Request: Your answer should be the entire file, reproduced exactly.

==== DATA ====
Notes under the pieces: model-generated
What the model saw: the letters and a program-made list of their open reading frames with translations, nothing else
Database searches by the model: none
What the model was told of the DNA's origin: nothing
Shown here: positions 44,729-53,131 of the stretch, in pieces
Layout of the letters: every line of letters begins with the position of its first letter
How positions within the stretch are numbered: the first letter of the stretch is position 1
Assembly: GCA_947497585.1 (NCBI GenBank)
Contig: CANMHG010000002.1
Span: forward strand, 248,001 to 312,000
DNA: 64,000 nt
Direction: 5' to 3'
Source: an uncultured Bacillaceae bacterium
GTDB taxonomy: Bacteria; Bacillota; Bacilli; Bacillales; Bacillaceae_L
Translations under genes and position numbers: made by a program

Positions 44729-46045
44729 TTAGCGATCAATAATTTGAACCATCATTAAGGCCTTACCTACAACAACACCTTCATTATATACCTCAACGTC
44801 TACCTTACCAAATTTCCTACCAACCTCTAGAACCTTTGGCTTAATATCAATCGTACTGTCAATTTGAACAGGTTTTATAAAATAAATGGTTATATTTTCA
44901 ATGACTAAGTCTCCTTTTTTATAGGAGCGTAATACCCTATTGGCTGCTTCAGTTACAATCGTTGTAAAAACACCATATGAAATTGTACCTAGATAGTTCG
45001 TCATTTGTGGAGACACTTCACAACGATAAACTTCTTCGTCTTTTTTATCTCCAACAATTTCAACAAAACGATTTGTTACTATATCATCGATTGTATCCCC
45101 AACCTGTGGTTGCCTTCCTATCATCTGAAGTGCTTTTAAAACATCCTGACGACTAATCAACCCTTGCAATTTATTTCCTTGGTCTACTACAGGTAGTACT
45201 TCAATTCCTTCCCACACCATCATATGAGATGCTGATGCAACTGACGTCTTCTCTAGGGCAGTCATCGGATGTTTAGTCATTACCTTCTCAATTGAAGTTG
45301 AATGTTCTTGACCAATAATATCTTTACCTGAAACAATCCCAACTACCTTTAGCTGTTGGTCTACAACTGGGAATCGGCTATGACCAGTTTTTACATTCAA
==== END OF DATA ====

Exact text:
Notes under the pieces: model-generated
What the model saw: the letters and a program-made list of their open reading frames with translations, nothing else
Database searches by the model: none
What the model was told of the DNA's origin: nothing
Shown here: positions 44,729-53,131 of the stretch, in pieces
Layout of the letters: every line of letters begins with the position of its first letter
How positions within the stretch are numbered: the first letter of the stretch is position 1
Assembly: GCA_947497585.1 (NCBI GenBank)
Contig: CANMHG010000002.1
Span: forward strand, 248,001 to 312,000
DNA: 64,000 nt
Direction: 5' to 3'
Source: an uncultured Bacillaceae bacterium
GTDB taxonomy: Bacteria; Bacillota; Bacilli; Bacillales; Bacillaceae_L
Translations under genes and position numbers: made by a program

Positions 44729-46045
44729 TTAGCGATCAATAATTTGAACCATCATTAAGGCCTTACCTACAACAACACCTTCATTATATACCTCAACGTC
44801 TACCTTACCAAATTTCCTACCAACCTCTAGAACCTTTGGCTTAATATCAATCGTACTGTCAATTTGAACAGGTTTTATAAAATAAATGGTTATATTTTCA
44901 ATGACTAAGTCTCCTTTTTTATAGGAGCGTAATACCCTATTGGCTGCTTCAGTTACAATCGTTGTAAAAACACCATATGAAATTGTACCTAGATAGTTCG
45001 TCATTTGTGGAGACACTTCACAACGATAAACTTCTTCGTCTTTTTTATCTCCAACAATTTCAACAAAACGATTTGTTACTATATCATCGATTGTATCCCC
45101 AACCTGTGGTTGCCTTCCTATCATCTGAAGTGCTTTTAAAACATCCTGACGACTAATCAACCCTTGCAATTTATTTCCTTGGTCTACTACAGGTAGTACT
45201 TCAATTCCTTCCCACACCATCATATGAGATGCTGATGCAACTGACGTCTTCTCTAGGGCAGTCATCGGATGTTTAGTCATTACCTTCTCAATTGAAGTTG
45301 AATGTTCTTGACCAATAATATCTTTACCTGAAACAATCCCAACTACCTTTAGCTGTTGGTCTACAACTGGGAATCGGCTATGACCAGTTTTTACATTCAA